Secret Weapon Purple Miso Soup

Winter is certainly upon us! Here in Brooklyn we’ve had a string of days in the teens, and that means soup- a lot of it. Cold certainly sends me toward soup, but so does the annual effect of said cold. That is, a cold! Whether it’s a tinge of sore throat or full on flu, nothing makes me feel better than this recipe. Miso soup is this vegan’s version of that other soup people eat when they’re sick.

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Why is this soup purple? Because it’s made from purple cabbage cooking water. You can definitely use different vegetables, but cabbage flavors the cooking water beautifully, making a richer broth. And while you’re eating cabbage, you might as well eat the purple variety as it’s high in anthocyanins, potent cancer-preventative phytonutrients. Anyway, how often do you get to eat purple soup?

Current vegetable obsession- purple and rainbow carrots! Pick up the organic rainbow carrots and Trader Joe's or your local farmer's market!

Current vegetable obsession- purple and rainbow carrots! Pick up the organic rainbow carrots and Trader Joe’s or your local farmer’s market!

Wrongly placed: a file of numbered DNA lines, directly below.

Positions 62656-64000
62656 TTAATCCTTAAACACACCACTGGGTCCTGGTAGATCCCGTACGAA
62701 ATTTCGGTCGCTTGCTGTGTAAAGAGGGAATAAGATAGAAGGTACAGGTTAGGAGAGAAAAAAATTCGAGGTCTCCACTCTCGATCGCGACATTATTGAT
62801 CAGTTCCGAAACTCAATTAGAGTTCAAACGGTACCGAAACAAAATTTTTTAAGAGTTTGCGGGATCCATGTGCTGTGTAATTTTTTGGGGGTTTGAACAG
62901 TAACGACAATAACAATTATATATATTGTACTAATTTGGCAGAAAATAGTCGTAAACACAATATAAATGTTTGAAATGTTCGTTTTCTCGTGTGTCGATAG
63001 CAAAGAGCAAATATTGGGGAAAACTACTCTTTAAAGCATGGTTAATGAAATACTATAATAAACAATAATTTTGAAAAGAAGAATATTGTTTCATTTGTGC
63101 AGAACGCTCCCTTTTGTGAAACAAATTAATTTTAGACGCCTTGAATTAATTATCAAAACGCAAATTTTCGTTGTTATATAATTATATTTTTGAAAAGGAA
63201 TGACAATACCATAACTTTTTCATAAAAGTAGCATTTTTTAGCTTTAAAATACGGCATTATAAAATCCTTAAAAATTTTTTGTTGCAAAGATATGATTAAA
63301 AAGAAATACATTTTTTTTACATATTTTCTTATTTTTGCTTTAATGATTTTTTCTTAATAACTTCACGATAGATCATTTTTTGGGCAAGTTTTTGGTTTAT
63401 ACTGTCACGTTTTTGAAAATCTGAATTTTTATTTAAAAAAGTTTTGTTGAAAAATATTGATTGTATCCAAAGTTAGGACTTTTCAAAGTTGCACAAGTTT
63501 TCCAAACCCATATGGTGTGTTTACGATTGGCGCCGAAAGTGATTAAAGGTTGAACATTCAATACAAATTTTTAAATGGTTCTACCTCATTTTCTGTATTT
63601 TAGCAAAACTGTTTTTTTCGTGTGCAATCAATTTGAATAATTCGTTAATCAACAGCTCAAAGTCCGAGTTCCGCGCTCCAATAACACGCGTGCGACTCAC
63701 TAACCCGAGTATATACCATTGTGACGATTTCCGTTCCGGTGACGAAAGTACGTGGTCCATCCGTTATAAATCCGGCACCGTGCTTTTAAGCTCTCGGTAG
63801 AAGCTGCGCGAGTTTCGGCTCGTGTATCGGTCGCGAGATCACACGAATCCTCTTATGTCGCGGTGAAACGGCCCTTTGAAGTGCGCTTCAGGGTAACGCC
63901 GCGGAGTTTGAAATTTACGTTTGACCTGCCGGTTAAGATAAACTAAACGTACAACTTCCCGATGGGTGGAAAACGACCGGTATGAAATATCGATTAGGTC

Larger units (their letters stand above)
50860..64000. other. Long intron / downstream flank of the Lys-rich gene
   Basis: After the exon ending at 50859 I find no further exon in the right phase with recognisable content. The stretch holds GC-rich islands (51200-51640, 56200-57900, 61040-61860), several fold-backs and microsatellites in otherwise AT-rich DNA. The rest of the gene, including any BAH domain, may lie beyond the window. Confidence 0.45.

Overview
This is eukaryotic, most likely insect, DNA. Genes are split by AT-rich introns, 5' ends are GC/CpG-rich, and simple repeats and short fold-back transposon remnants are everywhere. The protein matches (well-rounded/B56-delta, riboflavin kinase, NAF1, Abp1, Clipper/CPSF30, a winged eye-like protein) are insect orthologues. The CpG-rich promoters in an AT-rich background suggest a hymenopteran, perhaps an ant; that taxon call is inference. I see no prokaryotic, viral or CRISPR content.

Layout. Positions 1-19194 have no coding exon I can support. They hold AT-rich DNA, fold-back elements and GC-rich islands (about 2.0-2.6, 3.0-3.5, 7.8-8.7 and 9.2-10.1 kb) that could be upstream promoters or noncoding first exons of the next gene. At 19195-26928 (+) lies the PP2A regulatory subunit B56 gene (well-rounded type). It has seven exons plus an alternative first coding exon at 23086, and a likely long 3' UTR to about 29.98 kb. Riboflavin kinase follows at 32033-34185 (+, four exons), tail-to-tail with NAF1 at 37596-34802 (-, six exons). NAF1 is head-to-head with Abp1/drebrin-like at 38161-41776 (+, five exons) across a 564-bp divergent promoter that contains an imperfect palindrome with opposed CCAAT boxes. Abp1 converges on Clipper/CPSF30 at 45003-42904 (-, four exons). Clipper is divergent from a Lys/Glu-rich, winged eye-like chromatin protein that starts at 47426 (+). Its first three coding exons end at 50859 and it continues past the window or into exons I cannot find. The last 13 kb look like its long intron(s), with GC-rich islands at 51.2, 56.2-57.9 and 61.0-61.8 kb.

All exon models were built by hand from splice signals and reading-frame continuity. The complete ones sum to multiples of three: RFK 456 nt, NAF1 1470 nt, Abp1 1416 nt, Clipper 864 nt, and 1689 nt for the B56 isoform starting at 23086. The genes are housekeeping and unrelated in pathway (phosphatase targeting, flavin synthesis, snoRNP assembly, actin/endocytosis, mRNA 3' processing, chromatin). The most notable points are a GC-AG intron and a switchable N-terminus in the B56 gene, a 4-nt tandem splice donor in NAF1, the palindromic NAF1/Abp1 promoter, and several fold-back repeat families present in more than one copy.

Miso is one of my all time favorite ingredients. It’s savory, umami, and salty. Plus it’s a whole soy food, so you get those incredibly healthful isoflavones. One of my pet peeves though are recipes that recommend cooking miso. Big no-no. Miso may confer some probiotic effects, so never cook the paste. The best way to dilute miso is to add just a couple of tablespoons of hot water to the paste, then whisk with a fork. At that point, you can add it to your soup (or stews, grains, or nearly anything else) Never boil it!

The kale from the Park Slope Food co-op shines above all other kale!

The kale from the Park Slope Food co-op shines above all other kale!

I find that miso soup tastes best with both white (sweeter) and darker red/brown miso as ingredients. You can get away with just one, but the complexity of the two is divine. The nutritional yeast adds just the extra bit of umami to make this soup so comforting. Let’s get to work.

Recipe:

Serves 1-2

Ingredients:

6 cups water, boiled

1 Tbsp White Miso

2 Tbsp Red or Brown Rice Miso

2 Tbsp TVP  (or 1/4 cup cooked lentils)

1-2 Tbsp Dried wakame